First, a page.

Voices of Faith

The Fourth Sunday in Ordinary Time

Posted on:

Dear Friends,

The virtue of love is always puzzling, for it is at the same time a welcome word (who doesn’t want to be loved?) and challenge that is not easily taken up. To receive love is wonderful; to give love requires great sacrifice. St. Paul’s eloquent reflection on love that we hear in today’s second reading (1 Corinthians 12:31-13:13) is well known for its use at weddings, when most notably “love is in the air.” In our daily lives, though, love that goes beyond the romantic often eludes us. A holy love that is selfless, sacrificial, and essentially Christ-like is our call, but it is far from easy and often it is not inviting, for it can be painful and difficult.

Even those who experienced the words and deeds of Jesus, which were the very expression of divine love, rejected what he had to offer because it was calling them to conversion. Throughout this year we will be hearing from the Gospel of Luke, which presents Jesus as a compassionate and merciful healer and teacher to those who needed to hear good news. His message is inviting, but it challenges us to embody the same compassion and charity. I am continually moved by the commitment to the charity and care demonstrated in our community in the various forms of service, pastoral care, and outreach that so many offer, not just at Christmas, when we saw extraordinary generosity, but throughout the year. May we keep that strong resolve to do the Lord’s will “in season and out of season”— when it is convenient and when it is difficult, for those we love and for those we might be hesitant to love.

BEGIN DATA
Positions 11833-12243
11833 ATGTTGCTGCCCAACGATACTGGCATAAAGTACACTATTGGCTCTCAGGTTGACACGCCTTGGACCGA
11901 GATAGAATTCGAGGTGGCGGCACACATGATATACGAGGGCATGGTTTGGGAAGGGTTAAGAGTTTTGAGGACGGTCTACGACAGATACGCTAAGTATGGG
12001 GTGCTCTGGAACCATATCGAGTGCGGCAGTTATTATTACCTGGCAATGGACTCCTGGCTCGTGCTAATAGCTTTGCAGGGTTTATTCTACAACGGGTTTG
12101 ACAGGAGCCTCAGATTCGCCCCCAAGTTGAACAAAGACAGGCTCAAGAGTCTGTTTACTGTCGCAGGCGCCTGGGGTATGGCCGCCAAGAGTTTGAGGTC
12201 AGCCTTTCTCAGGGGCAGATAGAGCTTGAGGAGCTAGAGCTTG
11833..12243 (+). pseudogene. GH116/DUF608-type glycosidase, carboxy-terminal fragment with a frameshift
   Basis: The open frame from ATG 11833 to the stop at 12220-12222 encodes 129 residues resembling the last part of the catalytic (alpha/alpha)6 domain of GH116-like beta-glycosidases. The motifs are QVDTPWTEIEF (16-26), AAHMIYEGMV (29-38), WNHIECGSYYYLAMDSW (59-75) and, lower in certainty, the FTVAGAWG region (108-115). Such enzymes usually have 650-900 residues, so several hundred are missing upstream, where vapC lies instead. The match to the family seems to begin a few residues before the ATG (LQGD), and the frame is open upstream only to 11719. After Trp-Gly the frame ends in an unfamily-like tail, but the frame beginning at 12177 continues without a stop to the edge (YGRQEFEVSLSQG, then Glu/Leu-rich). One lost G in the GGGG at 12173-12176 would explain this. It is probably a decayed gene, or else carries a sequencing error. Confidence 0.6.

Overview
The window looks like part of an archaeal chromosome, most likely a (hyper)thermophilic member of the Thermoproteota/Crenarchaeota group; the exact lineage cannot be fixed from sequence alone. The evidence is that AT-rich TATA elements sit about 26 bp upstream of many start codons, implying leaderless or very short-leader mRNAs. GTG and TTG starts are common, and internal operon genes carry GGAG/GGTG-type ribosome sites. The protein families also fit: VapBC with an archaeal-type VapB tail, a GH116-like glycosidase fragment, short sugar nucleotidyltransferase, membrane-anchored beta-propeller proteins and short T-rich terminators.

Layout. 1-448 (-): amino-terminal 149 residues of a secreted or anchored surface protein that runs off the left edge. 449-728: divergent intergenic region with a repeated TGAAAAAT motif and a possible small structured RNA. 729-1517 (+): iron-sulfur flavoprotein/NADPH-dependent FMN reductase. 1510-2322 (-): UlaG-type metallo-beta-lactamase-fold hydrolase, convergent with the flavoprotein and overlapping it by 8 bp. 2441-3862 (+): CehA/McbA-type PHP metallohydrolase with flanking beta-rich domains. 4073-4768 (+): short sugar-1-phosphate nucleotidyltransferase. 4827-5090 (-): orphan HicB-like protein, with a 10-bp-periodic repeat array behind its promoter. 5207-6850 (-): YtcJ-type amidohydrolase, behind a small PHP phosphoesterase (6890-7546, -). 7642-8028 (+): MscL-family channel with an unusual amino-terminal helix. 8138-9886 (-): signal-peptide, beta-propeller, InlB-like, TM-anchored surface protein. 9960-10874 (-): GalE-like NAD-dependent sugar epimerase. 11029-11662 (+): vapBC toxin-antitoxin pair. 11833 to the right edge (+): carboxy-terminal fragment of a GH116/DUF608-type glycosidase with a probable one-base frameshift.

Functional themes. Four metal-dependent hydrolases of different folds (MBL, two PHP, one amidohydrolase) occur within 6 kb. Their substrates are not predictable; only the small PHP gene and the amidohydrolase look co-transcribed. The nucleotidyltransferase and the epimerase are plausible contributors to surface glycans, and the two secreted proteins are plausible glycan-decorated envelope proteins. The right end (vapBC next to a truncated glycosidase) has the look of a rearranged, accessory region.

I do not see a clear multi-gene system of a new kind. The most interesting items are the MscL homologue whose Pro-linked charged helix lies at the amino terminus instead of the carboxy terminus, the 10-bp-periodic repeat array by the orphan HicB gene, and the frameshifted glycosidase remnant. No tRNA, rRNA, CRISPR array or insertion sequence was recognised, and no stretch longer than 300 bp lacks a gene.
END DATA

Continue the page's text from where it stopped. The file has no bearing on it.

Though we do not observe his feast day on a Sunday, today (February 3) is the Memorial of St. Blaise, a fourth-century bishop, and martyr who is invoked in prayer for protection against illness and diseases of the throat. Tradition holds that, while being arrested for preaching the gospel, a young mother implored him to pray for her child who was choking on a fish bone. Through his prayer, the young child was healed. For centuries on his feast day, the Church offers the blessing of throats, which is customarily imparted using crossed candles tied with red ribbon, seeking his intercession to keep us safe and healthy…fitting for us that his feast day falls in the cold of winter when we most need such a prayer! This weekend we offer the blessing of St. Blaise as the final blessing at all the Masses.

God’s peace,